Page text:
Some hold that if Curiosity snags the ultimate prize, evidence for organic compounds in the rocks it analyzes, "then the science community, which is already energized, will make a very strong case that, given what we've built up, the capability that we've produced, it would be just tragic, foolhardy, to not continue this as recommended by the National Academy of Sciences," says Scott Hubbard, the first head of NASA's Mars Exploration Program and now a consulting professor at Stanford University in Palo Alto, Calif.
The latest decadal survey from the Academy, a blueprint for the next 10 years of planetary exploration, gives a Mars sample return mission – in which rock or soil samples are brought back to Earth for more sophisticated examination – its highest priority among big-ticket missions, with some cost caveats.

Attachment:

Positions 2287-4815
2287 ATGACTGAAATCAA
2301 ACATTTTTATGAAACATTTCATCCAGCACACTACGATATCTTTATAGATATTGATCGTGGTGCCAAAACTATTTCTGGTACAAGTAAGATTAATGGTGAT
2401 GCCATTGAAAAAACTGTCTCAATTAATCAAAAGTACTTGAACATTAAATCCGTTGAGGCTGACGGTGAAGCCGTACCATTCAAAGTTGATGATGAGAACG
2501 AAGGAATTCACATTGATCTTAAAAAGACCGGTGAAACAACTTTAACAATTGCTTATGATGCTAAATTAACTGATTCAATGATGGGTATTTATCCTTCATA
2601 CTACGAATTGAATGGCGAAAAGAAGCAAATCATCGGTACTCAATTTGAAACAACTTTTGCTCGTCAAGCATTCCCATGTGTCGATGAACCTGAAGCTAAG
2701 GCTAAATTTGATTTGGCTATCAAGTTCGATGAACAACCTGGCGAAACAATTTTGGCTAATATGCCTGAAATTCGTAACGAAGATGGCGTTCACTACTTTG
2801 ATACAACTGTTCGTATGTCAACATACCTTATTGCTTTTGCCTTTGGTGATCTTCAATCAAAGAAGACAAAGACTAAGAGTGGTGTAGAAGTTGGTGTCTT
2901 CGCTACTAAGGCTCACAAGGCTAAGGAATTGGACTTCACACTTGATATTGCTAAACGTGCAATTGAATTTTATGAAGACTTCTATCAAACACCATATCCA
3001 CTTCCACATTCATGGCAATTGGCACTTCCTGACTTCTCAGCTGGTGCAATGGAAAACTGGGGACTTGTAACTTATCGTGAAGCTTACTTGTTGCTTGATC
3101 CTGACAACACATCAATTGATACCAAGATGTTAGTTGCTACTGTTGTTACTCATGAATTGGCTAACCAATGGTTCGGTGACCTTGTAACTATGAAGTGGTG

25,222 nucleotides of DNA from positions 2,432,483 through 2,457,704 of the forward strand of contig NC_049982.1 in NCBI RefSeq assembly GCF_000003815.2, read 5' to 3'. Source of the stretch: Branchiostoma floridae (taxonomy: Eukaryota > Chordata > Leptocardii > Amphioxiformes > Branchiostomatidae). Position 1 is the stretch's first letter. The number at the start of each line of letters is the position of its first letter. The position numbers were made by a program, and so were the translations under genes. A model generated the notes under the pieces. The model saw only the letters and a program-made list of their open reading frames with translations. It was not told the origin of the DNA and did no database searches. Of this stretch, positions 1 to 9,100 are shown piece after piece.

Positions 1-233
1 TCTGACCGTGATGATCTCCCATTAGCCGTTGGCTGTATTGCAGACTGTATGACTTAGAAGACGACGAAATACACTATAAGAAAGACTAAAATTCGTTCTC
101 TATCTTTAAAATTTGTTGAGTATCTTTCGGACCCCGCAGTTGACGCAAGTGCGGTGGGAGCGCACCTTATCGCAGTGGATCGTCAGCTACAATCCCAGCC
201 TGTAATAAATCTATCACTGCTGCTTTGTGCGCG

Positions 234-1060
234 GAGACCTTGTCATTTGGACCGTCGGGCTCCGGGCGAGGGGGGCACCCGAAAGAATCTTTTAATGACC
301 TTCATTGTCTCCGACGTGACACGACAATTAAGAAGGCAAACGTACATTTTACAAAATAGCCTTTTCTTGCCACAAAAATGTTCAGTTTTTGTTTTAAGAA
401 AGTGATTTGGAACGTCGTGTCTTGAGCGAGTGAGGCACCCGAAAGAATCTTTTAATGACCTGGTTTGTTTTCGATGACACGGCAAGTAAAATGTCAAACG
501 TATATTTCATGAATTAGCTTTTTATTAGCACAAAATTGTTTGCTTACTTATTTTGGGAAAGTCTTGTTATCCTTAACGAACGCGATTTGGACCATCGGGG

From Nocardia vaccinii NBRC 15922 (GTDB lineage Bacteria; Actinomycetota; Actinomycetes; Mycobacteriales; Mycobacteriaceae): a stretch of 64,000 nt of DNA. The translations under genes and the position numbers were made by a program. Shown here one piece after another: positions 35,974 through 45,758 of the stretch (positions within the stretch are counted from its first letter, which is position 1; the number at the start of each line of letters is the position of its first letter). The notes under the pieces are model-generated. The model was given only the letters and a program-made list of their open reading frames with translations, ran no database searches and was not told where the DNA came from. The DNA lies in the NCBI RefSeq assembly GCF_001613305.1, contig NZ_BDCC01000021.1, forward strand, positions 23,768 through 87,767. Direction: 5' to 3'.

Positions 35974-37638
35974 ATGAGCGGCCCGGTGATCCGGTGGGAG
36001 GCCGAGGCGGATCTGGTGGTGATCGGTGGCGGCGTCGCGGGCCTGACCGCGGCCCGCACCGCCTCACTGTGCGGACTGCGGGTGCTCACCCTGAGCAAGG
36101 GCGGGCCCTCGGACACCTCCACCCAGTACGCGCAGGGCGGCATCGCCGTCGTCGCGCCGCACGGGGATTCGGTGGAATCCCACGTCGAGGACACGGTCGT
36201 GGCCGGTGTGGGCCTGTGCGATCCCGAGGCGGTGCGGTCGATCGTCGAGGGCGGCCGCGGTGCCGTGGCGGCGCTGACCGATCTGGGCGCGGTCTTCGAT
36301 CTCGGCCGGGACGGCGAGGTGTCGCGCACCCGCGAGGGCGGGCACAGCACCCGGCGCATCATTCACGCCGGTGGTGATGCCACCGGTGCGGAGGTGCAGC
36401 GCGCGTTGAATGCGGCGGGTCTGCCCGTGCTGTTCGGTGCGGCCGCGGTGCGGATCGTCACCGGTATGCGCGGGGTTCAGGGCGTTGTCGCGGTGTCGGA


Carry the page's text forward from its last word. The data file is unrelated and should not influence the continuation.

But historians note with some irony that success in spaceflight rarely, if ever, begets more money, while disasters tend to rally the troops. President Nixon, arguably facing a less drastic budget picture than President Obama, nevertheless shut down the Apollo program at the height of its success and nearly ended NASA's human spaceflight effort altogether.
What Mars advocates hope to see, he says, is "that the public reaction to this success could result in a slight modification of priorities" that would restore some money to the Mars program.
"I hope they are right," he adds. "We're not talking about a lot of money in the short term."
Where Curiosity's success might well become a factor is in deliberations affecting budgets beyond fiscal 2013, he says.